Exactly. The top line. Exactly. Ha ha!

[Jones]: It was the title of the piece, but it was the top line on the card.

Right exactly. And do you remember, too, how, when we had the capability of doing whatever we wanted to with formatting, using the FileMaker database, one of the screens that they could view was actually a replica of the card, including the hole in the bottom center. And for some people, using Courier typeface too, by the way, you know that was a very comforting thing.

[Jones]: Yeah.

Yeah, go ahead.

[Marty]: I was just going say, it’s a good example of helping people get over some of this fear. And it kind of relates back to what you’re saying earlier, right that, right, I mean, you all started in 1980 doing this, I started in ‘95 you know, 15 years later. For people who started in 2010 or 2015, it’s hard, I think, for them to imagine the fear. I can remember talking to Registrars who said, “I don’t want to do this. I, we can’t put our information online.”


[Marty]: You don’t see that much these days.


[Marty]: Sorry, go ahead.

I used to say, we had to stay within shouting distance of the popular culture, because at that point in time, you know, this new thing, the world wide web, that was so obviously going to just take over, and yet it wasn’t until summer of I think ‘96 or so, when it really took on efficacy, with regard to commercial real estate, or commerce. Basically, if we hadn’t jumped on beforehand, museums would have been left out of the picture entirely, I think.

[Marty]: That’s a key point, I love that quote you just said, “had to stay within shouting distance of the popular culture.” Sam, it reminds me of something I want to say. Wasn’t it MCN in 2010 that was in Chicago somewhere around then, ’09, ’11?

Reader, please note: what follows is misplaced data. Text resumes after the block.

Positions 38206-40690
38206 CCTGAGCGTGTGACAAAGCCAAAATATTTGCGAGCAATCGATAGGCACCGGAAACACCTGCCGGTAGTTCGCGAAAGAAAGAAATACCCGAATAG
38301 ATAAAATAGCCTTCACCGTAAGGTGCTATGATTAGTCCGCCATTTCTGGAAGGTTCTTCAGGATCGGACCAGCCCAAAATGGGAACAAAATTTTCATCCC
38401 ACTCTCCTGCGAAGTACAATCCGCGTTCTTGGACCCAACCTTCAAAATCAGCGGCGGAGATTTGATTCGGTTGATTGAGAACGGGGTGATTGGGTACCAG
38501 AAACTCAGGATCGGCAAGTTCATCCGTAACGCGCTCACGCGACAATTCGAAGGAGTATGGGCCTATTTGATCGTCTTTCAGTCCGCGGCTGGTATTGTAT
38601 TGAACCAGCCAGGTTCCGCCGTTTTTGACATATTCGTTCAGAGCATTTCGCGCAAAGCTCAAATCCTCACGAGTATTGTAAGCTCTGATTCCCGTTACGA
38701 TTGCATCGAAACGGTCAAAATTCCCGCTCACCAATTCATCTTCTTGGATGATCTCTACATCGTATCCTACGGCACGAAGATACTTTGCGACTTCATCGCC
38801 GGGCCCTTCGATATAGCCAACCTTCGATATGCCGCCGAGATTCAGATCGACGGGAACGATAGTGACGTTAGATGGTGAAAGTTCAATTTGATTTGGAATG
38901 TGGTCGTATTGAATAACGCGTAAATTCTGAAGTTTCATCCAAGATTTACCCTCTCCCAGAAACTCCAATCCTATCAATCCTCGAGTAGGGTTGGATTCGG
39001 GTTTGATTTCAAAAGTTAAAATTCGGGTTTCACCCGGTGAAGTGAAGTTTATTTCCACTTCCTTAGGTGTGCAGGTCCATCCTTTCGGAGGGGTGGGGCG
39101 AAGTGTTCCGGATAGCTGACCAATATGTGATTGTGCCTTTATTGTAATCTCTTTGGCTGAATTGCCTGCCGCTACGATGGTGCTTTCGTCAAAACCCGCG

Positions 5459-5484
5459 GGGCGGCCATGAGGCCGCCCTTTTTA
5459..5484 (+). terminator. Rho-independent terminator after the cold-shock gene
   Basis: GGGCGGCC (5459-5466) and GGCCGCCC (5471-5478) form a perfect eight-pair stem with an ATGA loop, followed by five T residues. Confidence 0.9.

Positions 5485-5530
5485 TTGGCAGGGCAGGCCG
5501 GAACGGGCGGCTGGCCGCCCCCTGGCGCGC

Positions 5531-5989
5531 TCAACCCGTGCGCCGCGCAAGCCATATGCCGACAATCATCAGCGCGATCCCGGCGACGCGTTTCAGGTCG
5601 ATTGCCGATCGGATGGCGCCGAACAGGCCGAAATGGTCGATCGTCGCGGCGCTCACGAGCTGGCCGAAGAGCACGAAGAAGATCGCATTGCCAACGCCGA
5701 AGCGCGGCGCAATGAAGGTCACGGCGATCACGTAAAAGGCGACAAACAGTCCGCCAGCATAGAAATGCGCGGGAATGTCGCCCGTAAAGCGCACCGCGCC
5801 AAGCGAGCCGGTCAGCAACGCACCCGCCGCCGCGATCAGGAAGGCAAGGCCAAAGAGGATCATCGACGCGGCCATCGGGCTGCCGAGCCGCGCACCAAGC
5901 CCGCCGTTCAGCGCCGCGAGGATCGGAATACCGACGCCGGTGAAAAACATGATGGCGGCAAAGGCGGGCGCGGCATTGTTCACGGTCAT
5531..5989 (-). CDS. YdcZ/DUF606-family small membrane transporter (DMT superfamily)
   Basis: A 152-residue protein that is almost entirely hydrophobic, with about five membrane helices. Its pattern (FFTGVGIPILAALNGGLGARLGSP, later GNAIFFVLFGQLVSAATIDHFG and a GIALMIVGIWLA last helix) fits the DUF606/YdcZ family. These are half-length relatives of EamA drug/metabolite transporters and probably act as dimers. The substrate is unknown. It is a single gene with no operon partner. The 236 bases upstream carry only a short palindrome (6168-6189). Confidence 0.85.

Yeah, it was, because we were too expensive at the Art Institute to be a host, I think.

[Marty]: Whatever it was, I remember, there was a great session which had museum directors and museum CIOs telling stories together. And if I seem to remember, now correct me if I remember it wrong that you and Jim Cuno got up there and talked about some of your experiences. I have this amazing memory of the two of you talking about when the Art Institute went on YouTube for the first time.

Right, right. Well, and that was the other thing too. You know, Jim was the director of The Fogg, the Art Museums of Harvard at the time that I got hired in 2001. I started working there in April of 2001. And at Harvard University Art Museums, there was no database online, and yet they were admitting students who were already teenagers when the world wide web had been born. Actually, that’s not quite true, but they would shortly be doing so, anyway, but you know, Jim [Cuno] said, “We’ve got this, you know, all this stuff [data], but we just haven’t organized it.” And sure enough, it was an easy thing to sort of organize, take the EmbARK database, which was still growing rapidly, and our first digital publishing iteration was about 65,000 records. They went right online because they had done so much work for such a long time, imaging and everything. And, and then it was another couple five years or something like that, that we had successfully done the data capture and were ready to publish all 220,000 records or something like that.